Southwest of Hundleton, where the B4320 kinks round a right hand bend, and a side road shoots of left to Castlemartin. There is a footpath marked Dry burrows bronze age round barrows, and indeed they are very visible in the field next to the road. Further, a blow up of the OS map is right next to the stile into the field, but the thoughtful farmer has his gate blocking it.
The name Dry burrows is a bit of a misnomer, the field they are in is anything but dry, boggy would be my choice, boggy burrows barrows, the bog is everywhere, and the water has an oily sheen on it, perfectly gross.
One barrow immediately stands out several feet above the others, it is square in the center of this end of the field. It is surrounded by seven others, of varying heights, four of which are in the same field, two of them are large distinct mounds, one is only a very slight bump, and the other is ploughed out utterly. In the next field is another slight bump and one more utterly ploughed out and half under the hedge. The last slight bump is across the road in a ploughed field, on my way there a car full of youths beeped me and pulled a stupid face, cretins everywhere you go i'll tell you.
The last barrow is a ploughed down slight bump, camouflaged amongst it's ploughed field surroundings.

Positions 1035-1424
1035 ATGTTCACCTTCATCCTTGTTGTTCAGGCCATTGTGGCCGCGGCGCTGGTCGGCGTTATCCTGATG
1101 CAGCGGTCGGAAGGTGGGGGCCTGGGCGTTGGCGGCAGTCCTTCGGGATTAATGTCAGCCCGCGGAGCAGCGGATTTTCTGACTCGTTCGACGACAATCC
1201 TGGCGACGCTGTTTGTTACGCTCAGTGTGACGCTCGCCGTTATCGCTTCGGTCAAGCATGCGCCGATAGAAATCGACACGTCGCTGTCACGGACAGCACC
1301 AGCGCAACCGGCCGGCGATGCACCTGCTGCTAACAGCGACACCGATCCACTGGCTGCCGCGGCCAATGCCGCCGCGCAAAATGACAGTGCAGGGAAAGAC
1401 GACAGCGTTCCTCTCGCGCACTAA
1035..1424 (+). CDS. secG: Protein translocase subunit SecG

Five hundred meters south beyond the lake are two more barrows, one wonders if the lake covers a couple, perhaps linking the two sites.
Visited 17th April 2003: More like a drive-by than a proper visit. The light was fading, and I was under the distinct impression that I was pushing my luck with prehistoric site visiting.
We were heading towards Pembroke on the B4320 and I spotted two large round barrows in the field to the south of the road. They looked quite broad, with shallow sloping sides, suggesting that they were originally large barrows that have been considerably ploughed down.
From Pembroke take the B4320 west. Shortly after passing through Hundleton, where the road takes a sharp turn to the right, you will see the barrows.
I had planned to stop and have a proper look at the barrows but my request was declined as Karen exclaimed ‘I can’t, I have a car up my arse!’
Now, I am sure this is uncomfortable so I had to settle for a ‘drive by’.
The barrow most obvious is the one closest to the road.
It is seen as a large grass covered mound.
One for next time, when Karen is sitting more comfortably……